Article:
After finishing the Fellowship I was eagerly anticipating watching The Two Towers. I havent been as excited for a sequel since the Bourne trilogy. I was excited to learn more about Middle Earth and the clans that inhabited it as well as journey with Frodo and Sam as they make their way towards Mordor. What would become of Gandalf? Would he return in some form or was he truly dead? These were all whizzing through my head in the week leading up to the second installment of the story.
The Two Towers did not disappoint. In fact it somehow managed to exceed the Fellowship in some ways. So many sequels fail to deliver. A good indicator that a sequel will be a waste of time is when they make it simply because of the success of the first film. Think Shrek. Think Oceans 12. Yes Oceans 13 redeemed the trilogy but only after much thought and crafting. I was never worried about The Two Towers because from the get go it was always going to be made. Plus Tolkein had written it before and thought through the plot. Nevertheless, Peter Jackson and the team delivered an epic film which I thoroughly enjoyed. If anything I got a little bored of Frodo and Sam and their irritating guide Golem. Perhaps it was because I knew they wouldn’t reach their destination and I’d have to wait until the final installment. I think that removed some of the mystery. They wouldn’t die and they wouldn’t finish – so the surprise was already absent. However it didn’t detract from the overall film at all.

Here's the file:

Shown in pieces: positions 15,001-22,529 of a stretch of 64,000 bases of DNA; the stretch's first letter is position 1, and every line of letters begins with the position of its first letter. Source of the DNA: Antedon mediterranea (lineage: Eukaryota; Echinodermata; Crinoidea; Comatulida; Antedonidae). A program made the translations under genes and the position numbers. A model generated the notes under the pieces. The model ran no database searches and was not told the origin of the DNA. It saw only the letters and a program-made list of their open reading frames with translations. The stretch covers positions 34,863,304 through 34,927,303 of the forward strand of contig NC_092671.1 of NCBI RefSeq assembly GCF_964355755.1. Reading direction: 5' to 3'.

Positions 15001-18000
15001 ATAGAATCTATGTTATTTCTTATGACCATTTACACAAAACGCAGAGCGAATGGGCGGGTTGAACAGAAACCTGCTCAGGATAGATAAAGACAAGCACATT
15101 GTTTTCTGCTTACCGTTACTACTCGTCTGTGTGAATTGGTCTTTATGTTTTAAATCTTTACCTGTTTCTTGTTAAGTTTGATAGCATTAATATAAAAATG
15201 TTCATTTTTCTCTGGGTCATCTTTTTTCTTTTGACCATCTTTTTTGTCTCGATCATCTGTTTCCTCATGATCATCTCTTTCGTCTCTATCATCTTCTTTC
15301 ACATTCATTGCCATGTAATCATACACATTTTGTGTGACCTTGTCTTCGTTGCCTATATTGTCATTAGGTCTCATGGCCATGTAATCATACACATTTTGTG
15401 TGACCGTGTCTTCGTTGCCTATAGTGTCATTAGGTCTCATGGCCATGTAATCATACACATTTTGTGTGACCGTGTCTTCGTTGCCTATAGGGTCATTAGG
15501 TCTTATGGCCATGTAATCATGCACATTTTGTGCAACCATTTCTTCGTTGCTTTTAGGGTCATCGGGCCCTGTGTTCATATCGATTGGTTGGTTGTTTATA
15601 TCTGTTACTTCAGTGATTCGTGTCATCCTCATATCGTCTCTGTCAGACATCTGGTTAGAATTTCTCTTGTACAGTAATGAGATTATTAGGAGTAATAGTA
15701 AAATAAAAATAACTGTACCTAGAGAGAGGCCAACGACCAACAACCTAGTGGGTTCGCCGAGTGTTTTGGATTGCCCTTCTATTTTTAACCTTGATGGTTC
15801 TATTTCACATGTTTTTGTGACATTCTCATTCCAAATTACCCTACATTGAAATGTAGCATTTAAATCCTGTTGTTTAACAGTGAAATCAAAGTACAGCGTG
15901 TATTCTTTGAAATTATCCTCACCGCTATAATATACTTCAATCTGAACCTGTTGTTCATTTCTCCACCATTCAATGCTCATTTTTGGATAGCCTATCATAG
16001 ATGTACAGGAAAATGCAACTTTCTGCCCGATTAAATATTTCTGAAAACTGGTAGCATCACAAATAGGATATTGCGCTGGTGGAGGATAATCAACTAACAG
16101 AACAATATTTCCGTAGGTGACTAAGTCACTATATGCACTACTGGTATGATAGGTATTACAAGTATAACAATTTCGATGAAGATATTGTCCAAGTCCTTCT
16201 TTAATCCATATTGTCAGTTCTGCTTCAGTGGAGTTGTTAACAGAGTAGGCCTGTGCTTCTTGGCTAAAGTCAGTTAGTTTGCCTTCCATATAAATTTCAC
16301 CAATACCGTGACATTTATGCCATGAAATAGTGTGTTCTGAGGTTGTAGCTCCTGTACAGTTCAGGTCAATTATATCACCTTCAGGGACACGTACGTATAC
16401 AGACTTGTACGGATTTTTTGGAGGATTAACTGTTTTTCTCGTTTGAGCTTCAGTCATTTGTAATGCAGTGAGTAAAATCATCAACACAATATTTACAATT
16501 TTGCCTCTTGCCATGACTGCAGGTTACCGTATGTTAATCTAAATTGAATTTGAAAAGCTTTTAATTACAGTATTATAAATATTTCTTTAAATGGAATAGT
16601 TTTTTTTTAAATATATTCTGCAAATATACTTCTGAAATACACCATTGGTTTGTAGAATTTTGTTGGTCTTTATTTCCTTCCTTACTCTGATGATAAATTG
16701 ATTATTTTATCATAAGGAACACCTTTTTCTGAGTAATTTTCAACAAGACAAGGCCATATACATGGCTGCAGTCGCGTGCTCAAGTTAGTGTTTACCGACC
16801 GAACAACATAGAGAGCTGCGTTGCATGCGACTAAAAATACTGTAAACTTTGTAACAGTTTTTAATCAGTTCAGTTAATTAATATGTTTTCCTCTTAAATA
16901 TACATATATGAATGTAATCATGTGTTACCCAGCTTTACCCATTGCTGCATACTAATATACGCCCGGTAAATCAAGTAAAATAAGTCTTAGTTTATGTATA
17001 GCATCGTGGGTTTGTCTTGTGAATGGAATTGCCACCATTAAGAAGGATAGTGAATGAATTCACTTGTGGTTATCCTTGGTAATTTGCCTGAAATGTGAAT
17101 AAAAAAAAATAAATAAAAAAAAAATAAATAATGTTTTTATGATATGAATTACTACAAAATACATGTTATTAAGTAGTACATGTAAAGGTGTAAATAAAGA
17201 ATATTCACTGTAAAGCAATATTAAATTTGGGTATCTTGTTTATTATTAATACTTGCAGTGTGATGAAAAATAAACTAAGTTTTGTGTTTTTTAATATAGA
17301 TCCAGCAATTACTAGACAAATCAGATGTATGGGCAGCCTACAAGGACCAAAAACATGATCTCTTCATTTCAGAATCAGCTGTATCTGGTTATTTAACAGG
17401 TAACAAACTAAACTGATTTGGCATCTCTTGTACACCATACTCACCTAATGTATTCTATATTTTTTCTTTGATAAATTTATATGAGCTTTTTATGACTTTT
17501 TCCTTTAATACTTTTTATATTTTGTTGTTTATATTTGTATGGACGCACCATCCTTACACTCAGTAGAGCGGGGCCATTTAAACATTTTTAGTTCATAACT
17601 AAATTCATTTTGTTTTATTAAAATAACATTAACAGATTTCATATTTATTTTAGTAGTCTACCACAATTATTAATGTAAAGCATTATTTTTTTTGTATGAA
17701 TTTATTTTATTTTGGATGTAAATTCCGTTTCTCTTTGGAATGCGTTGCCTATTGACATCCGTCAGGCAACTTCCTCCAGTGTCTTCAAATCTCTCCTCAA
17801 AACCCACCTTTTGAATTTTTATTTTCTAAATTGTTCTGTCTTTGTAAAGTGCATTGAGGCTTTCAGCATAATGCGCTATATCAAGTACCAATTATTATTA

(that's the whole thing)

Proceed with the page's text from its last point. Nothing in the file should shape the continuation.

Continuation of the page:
My favourite part was the defense of Rohan at Helms Gate. That has got to be one of the most epic siege scenes in cinema history. I loved the interchange between calm and cool Legolas and the passionate and feisty Gimli as they slaughtered the oncoming enemy. The film’s climax for me was at the point of defeat, Aragon remembers the words of Gandalf to look to the west on the third day. Once again Tolkein has littered the plot with Biblical imagery. At that moment a shaft of brilliant light burst through the darkness vaporizing Orcs instantly. Suddenly over the crest of hill comes a single white horse galloping towards the battle scene with Gandalf leading the charge. Behind him is an army of men swarming to redeem the fighters of Rohan. For me that was a brilliant picture of Christ returning at the end of the age to vanquish evil once and for all and rescue his people from the clutches of death. As the plot continues it becomes clear that Tolkein has placed various images of Jesus in different characters. Gandalf is a loving fatherly type figure who wields a great deal of power – even if he’s not fully omnipotent. He also lays down is life for his friends in the caves and utters the words “You shall not pass” – resembling Christ’s “It is finished” on the cross. Finally, Gandalf returns on the 3rd day with an army behind him to rescue those that he loves from the evil forces that rule the world. Lord of the Rings is by far my favourite story in fiction as it echoes the greatest story ever to be told.
I’m excited to see The Return of the King which already is promising to be full of eschatological references.